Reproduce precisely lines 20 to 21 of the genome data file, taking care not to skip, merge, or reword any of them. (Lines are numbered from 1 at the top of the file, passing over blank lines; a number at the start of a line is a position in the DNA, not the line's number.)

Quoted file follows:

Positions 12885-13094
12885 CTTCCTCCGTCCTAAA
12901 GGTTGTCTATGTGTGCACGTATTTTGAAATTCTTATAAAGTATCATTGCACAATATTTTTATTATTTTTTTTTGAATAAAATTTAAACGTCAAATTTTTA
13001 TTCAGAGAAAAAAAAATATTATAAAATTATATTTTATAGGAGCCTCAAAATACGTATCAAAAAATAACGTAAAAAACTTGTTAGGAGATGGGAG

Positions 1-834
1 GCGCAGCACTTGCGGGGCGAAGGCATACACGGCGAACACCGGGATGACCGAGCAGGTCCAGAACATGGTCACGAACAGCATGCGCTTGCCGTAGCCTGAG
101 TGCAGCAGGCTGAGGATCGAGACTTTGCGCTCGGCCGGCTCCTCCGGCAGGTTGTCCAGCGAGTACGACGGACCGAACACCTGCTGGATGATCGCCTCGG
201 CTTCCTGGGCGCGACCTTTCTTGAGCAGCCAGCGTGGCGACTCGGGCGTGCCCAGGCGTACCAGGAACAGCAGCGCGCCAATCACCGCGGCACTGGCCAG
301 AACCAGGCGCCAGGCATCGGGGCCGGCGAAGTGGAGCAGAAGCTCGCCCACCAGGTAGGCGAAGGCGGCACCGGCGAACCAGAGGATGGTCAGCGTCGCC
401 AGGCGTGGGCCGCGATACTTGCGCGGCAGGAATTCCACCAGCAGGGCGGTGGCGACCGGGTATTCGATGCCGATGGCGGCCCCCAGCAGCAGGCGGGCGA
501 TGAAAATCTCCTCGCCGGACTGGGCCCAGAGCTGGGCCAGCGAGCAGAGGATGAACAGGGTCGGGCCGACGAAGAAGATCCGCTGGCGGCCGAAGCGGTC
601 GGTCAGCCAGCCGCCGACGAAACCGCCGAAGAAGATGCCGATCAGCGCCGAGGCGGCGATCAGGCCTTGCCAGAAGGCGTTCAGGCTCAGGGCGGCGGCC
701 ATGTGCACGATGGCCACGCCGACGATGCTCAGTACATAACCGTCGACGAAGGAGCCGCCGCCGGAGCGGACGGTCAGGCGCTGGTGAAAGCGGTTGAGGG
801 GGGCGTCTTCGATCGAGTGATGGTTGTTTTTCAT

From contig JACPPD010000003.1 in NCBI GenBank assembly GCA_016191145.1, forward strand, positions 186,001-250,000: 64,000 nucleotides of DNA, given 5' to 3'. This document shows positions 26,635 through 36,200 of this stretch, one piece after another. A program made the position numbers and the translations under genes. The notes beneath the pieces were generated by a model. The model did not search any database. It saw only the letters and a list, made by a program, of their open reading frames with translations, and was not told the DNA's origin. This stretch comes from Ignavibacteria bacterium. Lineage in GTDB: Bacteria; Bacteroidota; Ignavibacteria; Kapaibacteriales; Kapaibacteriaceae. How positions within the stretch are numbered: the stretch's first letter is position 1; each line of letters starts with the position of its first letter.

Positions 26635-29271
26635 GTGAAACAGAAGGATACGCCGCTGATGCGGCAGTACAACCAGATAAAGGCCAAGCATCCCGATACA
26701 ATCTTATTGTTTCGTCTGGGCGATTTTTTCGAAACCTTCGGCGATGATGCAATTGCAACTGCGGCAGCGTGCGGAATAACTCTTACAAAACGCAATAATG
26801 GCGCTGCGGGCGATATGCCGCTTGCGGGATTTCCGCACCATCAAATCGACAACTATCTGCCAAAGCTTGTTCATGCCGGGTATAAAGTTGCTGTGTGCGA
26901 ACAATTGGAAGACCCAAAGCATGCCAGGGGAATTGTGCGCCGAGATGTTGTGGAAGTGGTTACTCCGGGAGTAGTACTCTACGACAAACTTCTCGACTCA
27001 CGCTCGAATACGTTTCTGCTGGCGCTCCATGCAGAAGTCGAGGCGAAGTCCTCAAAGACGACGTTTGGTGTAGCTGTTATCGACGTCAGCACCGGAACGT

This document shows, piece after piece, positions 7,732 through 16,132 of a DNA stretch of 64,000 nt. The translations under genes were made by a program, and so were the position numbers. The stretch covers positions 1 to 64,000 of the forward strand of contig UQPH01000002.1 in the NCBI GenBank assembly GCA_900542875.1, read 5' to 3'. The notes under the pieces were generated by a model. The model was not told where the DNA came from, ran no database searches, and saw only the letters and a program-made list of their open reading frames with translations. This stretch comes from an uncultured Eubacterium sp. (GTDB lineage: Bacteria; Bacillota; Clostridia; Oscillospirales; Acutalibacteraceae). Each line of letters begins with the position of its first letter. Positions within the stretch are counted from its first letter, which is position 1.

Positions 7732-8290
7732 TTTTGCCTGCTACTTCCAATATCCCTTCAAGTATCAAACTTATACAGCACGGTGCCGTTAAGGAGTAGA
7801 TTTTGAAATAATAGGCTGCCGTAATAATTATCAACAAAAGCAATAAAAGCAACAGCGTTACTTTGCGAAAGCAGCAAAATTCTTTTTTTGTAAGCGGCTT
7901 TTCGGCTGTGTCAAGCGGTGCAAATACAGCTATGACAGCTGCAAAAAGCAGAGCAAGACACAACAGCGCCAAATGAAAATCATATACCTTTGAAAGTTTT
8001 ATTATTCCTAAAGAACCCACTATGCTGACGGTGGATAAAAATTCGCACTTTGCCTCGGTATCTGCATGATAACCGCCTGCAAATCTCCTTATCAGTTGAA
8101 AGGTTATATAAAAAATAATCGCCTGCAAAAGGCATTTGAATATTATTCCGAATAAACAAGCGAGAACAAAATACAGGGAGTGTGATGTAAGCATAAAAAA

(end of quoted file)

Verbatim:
26901 ACAATTGGAAGACCCAAAGCATGCCAGGGGAATTGTGCGCCGAGATGTTGTGGAAGTGGTTACTCCGGGAGTAGTACTCTACGACAAACTTCTCGACTCA
27001 CGCTCGAATACGTTTCTGCTGGCGCTCCATGCAGAAGTCGAGGCGAAGTCCTCAAAGACGACGTTTGGTGTAGCTGTTATCGACGTCAGCACCGGAACGT